An ingenious mix

An ingenious mix

They say that an honest and simple milkman who boasted of his correction and the fact of never having disappointed a client discovered with distaste one morning that his milk supply was insufficient to meet the demand of all his clients. Indeed, their reserves were insufficient to supply all customers with their usual route and they had no chance of getting more milk.

Noticing the lousy effect that this could have on your business, not to mention the disappointment and discomfort it would produce for your customers, I kept thinking of a solution.

After many laps he decided that he could not attend to some clients and ignore others so he would have to divide what he had among all so that he made the decision to dilute the milk with enough water to supply all the demands . When he found, after a diligent search, some extremely pure water that he could use for his purpose, he put in one of the vessels the amount of gallons of water that would allow him to serve all his clients.

However, as he used to sell milk of two qualities, one for eight cents a quarter, and the other for ten, he set out to produce two mixtures in the following ingenious way:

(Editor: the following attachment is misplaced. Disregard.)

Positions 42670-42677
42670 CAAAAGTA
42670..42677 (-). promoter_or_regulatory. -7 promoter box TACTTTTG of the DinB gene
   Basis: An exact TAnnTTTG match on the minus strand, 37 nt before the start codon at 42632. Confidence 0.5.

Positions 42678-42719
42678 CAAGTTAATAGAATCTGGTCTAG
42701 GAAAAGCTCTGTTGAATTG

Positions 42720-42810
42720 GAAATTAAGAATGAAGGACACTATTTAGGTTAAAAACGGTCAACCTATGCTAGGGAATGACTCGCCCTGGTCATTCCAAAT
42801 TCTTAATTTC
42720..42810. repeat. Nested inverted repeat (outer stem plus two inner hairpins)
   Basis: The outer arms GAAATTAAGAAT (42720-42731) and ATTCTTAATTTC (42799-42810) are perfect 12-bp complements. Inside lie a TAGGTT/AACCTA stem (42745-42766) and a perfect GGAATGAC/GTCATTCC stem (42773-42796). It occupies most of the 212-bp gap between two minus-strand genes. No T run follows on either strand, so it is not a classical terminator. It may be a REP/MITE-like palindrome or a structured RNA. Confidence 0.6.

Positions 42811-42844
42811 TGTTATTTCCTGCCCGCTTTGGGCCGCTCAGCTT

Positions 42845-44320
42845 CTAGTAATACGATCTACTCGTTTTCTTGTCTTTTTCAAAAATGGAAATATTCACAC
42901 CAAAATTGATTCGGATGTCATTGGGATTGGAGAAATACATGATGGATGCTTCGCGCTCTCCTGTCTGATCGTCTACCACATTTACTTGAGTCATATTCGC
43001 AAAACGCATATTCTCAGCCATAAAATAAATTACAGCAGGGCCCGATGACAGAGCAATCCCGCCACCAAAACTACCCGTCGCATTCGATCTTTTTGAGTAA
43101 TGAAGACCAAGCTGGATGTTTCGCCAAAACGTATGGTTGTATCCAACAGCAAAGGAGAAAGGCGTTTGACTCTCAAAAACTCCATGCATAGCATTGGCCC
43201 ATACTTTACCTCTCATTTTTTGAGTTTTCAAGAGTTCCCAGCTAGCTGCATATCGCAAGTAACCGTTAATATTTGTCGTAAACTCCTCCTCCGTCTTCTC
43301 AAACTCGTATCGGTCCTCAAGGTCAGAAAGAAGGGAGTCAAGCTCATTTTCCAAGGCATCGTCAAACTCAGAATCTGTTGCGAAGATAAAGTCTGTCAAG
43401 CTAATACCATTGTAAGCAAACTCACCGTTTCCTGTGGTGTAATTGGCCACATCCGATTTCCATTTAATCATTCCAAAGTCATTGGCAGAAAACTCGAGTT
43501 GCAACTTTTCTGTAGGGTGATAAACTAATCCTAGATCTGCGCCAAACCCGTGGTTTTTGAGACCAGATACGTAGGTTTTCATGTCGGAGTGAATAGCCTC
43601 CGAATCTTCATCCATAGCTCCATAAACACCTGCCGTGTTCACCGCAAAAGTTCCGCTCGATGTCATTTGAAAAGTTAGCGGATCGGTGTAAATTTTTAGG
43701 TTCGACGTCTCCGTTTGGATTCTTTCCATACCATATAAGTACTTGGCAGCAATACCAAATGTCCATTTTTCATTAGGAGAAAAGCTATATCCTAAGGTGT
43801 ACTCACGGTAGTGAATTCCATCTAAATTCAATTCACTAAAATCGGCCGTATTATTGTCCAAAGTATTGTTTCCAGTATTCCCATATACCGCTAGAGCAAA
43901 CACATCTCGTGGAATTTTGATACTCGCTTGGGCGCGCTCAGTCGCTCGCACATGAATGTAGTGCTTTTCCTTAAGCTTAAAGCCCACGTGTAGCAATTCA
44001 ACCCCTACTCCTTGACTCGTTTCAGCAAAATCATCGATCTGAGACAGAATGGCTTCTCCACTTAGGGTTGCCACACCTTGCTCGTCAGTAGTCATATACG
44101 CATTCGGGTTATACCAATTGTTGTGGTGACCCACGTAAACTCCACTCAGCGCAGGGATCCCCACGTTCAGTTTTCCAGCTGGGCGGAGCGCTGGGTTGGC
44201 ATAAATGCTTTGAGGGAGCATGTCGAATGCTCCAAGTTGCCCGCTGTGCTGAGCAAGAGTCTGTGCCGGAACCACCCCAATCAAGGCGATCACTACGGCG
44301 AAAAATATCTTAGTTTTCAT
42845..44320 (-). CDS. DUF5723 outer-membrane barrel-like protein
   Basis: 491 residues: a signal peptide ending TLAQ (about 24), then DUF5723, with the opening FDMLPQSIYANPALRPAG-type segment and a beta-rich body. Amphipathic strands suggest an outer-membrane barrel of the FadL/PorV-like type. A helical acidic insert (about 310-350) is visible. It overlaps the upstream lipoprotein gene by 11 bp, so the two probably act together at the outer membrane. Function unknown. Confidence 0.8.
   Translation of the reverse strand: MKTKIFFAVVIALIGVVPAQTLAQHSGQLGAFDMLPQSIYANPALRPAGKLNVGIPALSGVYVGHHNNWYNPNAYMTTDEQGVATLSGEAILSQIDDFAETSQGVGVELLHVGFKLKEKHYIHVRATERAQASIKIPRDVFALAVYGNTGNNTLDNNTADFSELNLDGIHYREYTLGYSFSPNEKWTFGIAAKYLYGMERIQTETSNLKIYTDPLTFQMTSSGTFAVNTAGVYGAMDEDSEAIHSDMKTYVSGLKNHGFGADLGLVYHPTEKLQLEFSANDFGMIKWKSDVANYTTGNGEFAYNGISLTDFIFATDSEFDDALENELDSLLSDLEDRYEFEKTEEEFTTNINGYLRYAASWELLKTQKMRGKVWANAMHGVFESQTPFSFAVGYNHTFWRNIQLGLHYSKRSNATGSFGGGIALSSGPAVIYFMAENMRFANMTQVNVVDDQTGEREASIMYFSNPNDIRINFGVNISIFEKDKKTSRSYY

From vessel number 1, which only contained water, it poured enough to double the contents of vessel number 2 that contained only milk. Then, he poured from number 2 to number 1 an amount of the mixture equal to the amount of water he had left in number 1. Then, to ensure the desired proportions, he proceeded to pour from number 1 the amount sufficient to double the content of the number 2. This left the same amount of gallons in each vessel, as can be demonstrated, although in vessel number 2 there were two gallons more water than milk.

The process is not as complicated as it seems since only three changes are necessary to match the contents of both vessels.

Can you determine exactly how much water and how much milk each vessel finally contained?


The honest milkman began with 5 gallons of milk in the Number 2 vessel and 11 gallons of water in the Number 1 vessel.

The operations described will result in 6 gallons of water and 2 of milk in the first vessel and 5 gallons of water and 3 of milk in the second.